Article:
As it is the quietly assumed standard ammunition of .45 ACP semi-automatic pistols, my general purpose reload for the caliber is what is commonly known as ‘hardball’. The rather ordinary 230 grain, fully jacketed, round nose bullet at about 850 feet per second muzzle velocity. Not as easy as I thought.
Short note: This ammunition is referred to as ‘hardball’ for two reasons. It is fully jacketed, common to all military cartridges, handgun, rifle and machine-gun. Also, in the case of the .45 handgun, the bullet is ’round-nosed’, nearly spherical in shape and reminds one – with a bit of imagination – of the small ‘hard’ ball used in baseball. This design is not particularly ferocious; designed not to expand on contact with any target. The U. S. Armed Forces – and other armed forces – refers to the ammunition as ‘ball’ ammunition. This derives from the muzzle loading days when ammunition was in fact loose balls to fit the arm and loose black powder. The modern term ‘ball’ means the projectile is, other than possessed of velocity, inert; opposed to tracer ammunition (which leaves a light trail), incendiary (to start fires), armor piercing or blank. Enough.
According to “Department of the Army Technical Manual (TM) 43-0001-27 Army Ammunition Data Sheets Small Caliber Ammunition FSC 1305, dated April 1994”, the “Cartridge, Caliber .45, Ball, 1911” the projectile weight is not listed, but the velocity is given as 885 +/- 25 fps. The manual also lists the propellent as “SR 7970, (weight) 5 gr”.
I was under the impression I had been loading a proper duplication load. My own ‘stand by’ reload is 5.2 grains of W231 powder. Then I tested a new (to me) pistol and the velocity came up short. Curious, I decided to chronograph test the same load in five other pistols in .45 ACP. (They are all examples of the Browning designed, Colt built ‘Government Model’.) All six pistols have nominal five inch barrels.
The six pistols gave ten-shot averages of 764.9, 754.6, 754.5, 747.4, 742.4, 742.0. The average of these is 750.9. This is roughly 135 fps shy of the specified velocity. The good news is there’s about 22 fps difference between the highest and lowest average velocities. So the loading is fairly consistent in these six pistols.
Looking in various reloading manuals, very few loads are listed which will in fact duplicate the standard .45 ‘hardball’ load. My usual powders for handguns do not appear to push the projectile to the specified velocity. Jumping back to the specifications in the TM, the minimum velocity is 860 fps (885 minus 25 fps)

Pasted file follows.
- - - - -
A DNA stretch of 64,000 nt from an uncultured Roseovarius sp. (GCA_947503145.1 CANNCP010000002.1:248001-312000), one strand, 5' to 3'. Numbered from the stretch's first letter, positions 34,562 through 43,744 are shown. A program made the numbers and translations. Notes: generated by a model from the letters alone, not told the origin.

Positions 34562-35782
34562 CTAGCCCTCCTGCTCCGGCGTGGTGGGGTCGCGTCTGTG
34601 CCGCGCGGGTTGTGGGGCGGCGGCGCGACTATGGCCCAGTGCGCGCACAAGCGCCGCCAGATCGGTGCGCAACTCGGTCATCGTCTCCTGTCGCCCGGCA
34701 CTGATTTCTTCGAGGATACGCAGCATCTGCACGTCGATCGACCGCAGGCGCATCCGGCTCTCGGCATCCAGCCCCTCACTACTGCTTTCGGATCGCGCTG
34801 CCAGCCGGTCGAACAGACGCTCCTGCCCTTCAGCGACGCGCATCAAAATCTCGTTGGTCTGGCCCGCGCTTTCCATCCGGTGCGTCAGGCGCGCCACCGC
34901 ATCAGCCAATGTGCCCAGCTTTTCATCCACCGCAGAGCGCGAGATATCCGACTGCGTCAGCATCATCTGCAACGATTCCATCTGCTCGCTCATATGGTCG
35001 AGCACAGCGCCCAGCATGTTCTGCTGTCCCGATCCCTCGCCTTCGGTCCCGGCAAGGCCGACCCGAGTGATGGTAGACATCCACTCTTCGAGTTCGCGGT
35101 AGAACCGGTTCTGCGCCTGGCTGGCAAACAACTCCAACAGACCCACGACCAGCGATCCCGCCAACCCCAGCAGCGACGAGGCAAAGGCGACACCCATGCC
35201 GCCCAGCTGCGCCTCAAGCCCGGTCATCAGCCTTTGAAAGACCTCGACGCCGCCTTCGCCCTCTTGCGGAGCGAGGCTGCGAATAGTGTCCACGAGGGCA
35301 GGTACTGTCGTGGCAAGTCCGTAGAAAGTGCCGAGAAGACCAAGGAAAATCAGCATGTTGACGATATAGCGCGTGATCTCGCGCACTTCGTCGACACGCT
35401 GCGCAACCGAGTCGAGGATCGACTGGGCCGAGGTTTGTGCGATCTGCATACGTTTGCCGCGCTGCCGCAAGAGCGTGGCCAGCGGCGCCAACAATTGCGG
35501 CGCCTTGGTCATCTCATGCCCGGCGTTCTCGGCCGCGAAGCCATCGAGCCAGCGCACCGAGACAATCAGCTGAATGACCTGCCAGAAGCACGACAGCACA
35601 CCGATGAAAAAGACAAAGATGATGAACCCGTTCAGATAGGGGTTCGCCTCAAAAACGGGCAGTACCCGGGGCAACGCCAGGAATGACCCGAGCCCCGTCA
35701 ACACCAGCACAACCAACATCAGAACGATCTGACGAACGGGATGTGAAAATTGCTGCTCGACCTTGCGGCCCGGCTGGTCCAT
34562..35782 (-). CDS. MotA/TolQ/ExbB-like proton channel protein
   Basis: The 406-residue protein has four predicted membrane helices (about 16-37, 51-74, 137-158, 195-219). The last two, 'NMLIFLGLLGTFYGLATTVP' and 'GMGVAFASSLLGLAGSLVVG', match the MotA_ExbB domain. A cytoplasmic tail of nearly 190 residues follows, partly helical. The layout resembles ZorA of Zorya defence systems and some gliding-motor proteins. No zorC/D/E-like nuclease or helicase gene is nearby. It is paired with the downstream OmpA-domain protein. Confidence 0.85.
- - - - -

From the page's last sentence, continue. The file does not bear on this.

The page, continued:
However, in the Speer Loading Manual #14, I find some information that indicates I may be able to duplicate the load. To make things better, the powder is one I have in my inventory: Power Pistol. In fact, a ‘maximum’ load is not required, even better. Time to load up some test loads again.
Returning from the range I bear good news. I have a valid ‘hardball equivalent loading which less than a ‘maximum’ charge. I chronographed the shots fired and the results bear out my research.
Using regular Winchester (nickeled) commercial brass, a (in this case Winchester) Large Pistol primer, a 230 grain FMJ bullet and the charge of 7.2 grains of Power Pistol gunpowder; the projectile registers 878 feet per second with the chronograph 15 feet from the muzzle. This charge is about half a grain of powder less than maximum recommended; so it isn’t on the ragged edge of destruction. It is not a relaxing and serene load to shoot, the report is impressive and the recoil is fatiguing over time.
If factory “hardball” seems a bit ‘harsh’ to shoot, you will not like this load any better. (It is manly, however!)
WARNING: This load was done by me, at my reloading equipment and scale. Then it was fired in my pistol. YOUR loading technique, YOUR reloading equipment, YOUR scale and YOUR pistol ARE DIFFERENT! Please be cautious should you decide to duplicate my work. Get solid information from a reputable loading manual and begin with minimal charges. Work up to the velocity desired without exceeding the recommendations of the reputable loading manual. Use only in well maintained firearms designed for use with full charge .45 ACP ammunition.
SINCE I’M NOT IN CONTROL OF THE ABOVE CONDITIONS IN YOUR WORLD, I AM NOT RESPONSIBLE FOR ANY MISHAPS, DAMAGE OR FRUSTRATION ON YOUR PART.
And double check the charge loads with the manual.